DR. KEVIN'S COLUMN
January 8, 2001
A Blue Christmas in London
you're going overseas for work, London is said to be a plum assignment.
Joseph Kennedy brought his family to London in 1938, when he was
named ambassador to England by President Franklin D. Roosevelt.
The Kennedys are said to have had a wonderful time here despite
World War II. I suppose I should consider myself and my family
lucky; I was called to London six months ago to help launch another
health-related Internet company and brought my wife and three
children with me. We all thought it would be a great adventure
-- the kids would be exposed to a new culture, and my wife and
I could enjoy the sophisticated city of London as residents, not
tourists. Certain aspects of being overseas do make London seem
like the choice assignment it is purported to be. But those positive
aspects do not include the famously bad English weather.
Since my arrival six months ago, it has rained nearly every day.
The standing joke in my office is, If you don't like the weather
in London, just wait 15 minutes. On a typical day, the sky is
overcast, it rains, and it's sunny for brief periods. On the evening
weather report, the forecaster measures the amount of sunshine
in hours per day: "We had 1.2 hours of sunshine today" or "We've
experienced a cumulative total of 0.8 hours of sunshine since
Don't get me wrong, London is a fantastic city. But coming here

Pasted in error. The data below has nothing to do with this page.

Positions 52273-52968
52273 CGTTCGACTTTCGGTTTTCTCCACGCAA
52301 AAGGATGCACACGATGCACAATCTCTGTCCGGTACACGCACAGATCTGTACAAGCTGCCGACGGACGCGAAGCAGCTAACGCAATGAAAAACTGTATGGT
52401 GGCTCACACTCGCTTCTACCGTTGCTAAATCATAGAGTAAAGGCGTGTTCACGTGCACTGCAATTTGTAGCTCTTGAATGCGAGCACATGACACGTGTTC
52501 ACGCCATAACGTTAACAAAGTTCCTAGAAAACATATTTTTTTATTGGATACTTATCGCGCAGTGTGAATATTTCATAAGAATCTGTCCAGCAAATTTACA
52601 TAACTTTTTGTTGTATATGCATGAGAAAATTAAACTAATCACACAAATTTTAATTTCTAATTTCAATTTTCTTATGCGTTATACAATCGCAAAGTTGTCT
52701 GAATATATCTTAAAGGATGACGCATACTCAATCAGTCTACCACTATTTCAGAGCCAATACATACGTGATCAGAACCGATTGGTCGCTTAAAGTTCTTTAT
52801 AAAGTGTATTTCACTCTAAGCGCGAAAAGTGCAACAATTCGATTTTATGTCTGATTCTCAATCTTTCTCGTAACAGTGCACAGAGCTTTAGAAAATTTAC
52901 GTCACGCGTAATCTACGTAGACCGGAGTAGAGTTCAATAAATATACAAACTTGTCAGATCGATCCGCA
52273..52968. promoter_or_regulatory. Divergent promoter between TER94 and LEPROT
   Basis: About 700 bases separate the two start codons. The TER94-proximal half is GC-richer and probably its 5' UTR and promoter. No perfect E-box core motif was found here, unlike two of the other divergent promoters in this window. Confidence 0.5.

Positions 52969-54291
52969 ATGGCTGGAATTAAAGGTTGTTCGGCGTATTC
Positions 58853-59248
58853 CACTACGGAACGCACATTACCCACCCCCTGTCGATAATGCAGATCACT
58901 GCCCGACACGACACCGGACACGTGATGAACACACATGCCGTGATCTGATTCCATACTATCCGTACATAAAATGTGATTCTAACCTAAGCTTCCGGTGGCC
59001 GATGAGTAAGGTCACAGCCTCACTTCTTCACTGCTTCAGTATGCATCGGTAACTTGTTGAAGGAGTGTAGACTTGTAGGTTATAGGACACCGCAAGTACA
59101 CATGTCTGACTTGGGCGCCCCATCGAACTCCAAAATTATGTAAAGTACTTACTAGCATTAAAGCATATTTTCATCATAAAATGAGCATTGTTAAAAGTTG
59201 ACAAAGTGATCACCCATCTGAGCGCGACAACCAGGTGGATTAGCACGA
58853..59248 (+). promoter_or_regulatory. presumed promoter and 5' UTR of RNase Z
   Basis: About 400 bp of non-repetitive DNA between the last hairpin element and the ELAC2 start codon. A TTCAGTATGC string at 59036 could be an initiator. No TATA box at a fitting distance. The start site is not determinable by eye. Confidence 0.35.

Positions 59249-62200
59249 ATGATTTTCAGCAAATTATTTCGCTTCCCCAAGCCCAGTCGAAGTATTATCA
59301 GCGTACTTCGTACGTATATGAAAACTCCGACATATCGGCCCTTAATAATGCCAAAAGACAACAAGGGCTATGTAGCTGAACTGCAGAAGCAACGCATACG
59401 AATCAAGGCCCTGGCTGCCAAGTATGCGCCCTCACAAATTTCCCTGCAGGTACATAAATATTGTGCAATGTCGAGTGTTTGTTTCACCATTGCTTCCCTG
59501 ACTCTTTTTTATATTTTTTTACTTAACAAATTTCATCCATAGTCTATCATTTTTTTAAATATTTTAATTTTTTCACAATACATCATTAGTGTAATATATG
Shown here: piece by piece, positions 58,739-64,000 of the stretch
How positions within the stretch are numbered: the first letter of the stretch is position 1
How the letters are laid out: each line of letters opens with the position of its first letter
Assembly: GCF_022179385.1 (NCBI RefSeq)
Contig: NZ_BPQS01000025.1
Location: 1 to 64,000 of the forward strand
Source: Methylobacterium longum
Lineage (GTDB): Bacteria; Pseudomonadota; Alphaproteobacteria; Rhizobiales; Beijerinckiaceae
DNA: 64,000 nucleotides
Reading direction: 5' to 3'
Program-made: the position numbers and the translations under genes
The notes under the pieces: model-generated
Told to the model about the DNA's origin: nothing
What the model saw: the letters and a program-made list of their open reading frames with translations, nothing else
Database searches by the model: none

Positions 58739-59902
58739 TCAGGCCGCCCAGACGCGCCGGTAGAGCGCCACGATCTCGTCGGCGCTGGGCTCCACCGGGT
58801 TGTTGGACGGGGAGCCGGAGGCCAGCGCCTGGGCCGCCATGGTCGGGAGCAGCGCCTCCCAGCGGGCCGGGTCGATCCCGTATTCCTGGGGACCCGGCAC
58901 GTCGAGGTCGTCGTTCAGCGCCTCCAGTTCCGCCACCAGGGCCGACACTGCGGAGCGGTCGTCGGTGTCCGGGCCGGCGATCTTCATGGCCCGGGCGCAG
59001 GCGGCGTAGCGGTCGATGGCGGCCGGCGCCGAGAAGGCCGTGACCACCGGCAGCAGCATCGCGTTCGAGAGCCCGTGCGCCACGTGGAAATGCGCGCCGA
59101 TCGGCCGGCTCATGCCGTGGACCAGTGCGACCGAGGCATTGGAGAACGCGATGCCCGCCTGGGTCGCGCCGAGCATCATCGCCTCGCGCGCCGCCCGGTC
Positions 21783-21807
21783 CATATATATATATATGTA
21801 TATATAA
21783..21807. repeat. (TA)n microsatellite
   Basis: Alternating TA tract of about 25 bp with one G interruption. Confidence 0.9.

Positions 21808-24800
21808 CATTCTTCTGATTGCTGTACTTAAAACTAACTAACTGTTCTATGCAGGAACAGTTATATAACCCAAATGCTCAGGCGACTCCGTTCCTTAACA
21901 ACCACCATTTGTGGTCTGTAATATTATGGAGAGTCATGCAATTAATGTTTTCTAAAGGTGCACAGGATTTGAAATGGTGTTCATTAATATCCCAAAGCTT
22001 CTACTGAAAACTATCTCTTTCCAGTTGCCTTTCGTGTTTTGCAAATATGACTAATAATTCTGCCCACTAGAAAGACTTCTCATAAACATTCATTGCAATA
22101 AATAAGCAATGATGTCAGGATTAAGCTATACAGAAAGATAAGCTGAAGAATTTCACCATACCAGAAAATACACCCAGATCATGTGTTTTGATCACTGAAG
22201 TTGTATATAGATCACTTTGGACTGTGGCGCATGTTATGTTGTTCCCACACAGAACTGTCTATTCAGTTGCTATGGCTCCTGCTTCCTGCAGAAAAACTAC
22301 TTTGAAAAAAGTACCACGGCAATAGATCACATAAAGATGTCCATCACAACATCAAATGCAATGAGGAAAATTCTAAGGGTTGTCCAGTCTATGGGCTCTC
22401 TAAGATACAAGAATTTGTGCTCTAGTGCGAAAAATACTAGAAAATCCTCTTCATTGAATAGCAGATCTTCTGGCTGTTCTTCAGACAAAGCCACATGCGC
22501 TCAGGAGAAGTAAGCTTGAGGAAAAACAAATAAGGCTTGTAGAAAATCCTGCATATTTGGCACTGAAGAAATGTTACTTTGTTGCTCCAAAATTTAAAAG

from Austin, Texas, where the sun bakes the entire state nearly
every day, I am convinced this dark English weather is getting
me down. This summer it rained for weeks at a time and was cloudy
with intermittent sunshine, and according to the British, Mother
Nature was being rather generous. They kept warning me, "Wait
till the winter, when it doesn't get light till 8 a.m. and gets
dark by 3 p.m."
My family and I aren't exactly strangers to depressing weather.
Before moving to Texas, we lived in New England, where the winters
are normally dark and long. With the short days and the icy cold
of Connecticut, we all felt pretty down for a few months -- especially
when all three of our children had colds at the same time.
Clearly, where you live is a key factor in determining
whether or not you get SAD. Those living in New England
are more likely to suffer from SAD than people living
in Texas, simply due to the decreased amount of light.
To pick our spirits up during those dark days, my wife and invested
in specially designed light boxes for our kitchen, where we spent
the majority of our time. After just a few short days of morning
light therapy, the entire family seemed happier. We're not the
only ones who benefited from increased light in our day; several
medical studies show that daily exposure to the brilliant light
generated by specialized phototherapy units provides marked relief
from winter depression. Doctors call this form of depression or
moodiness seasonal affective disorder. The cause is very simple:
lack of natural light.
Seasonal affective disorder, or SAD, is an extreme form of the
winter blues that actually results in clinical depression. It
is estimated that 11 million Americans suffer from the condition
in the winter and that 25 million others have a milder form of
the winter blues. Women are more likely to develop SAD than men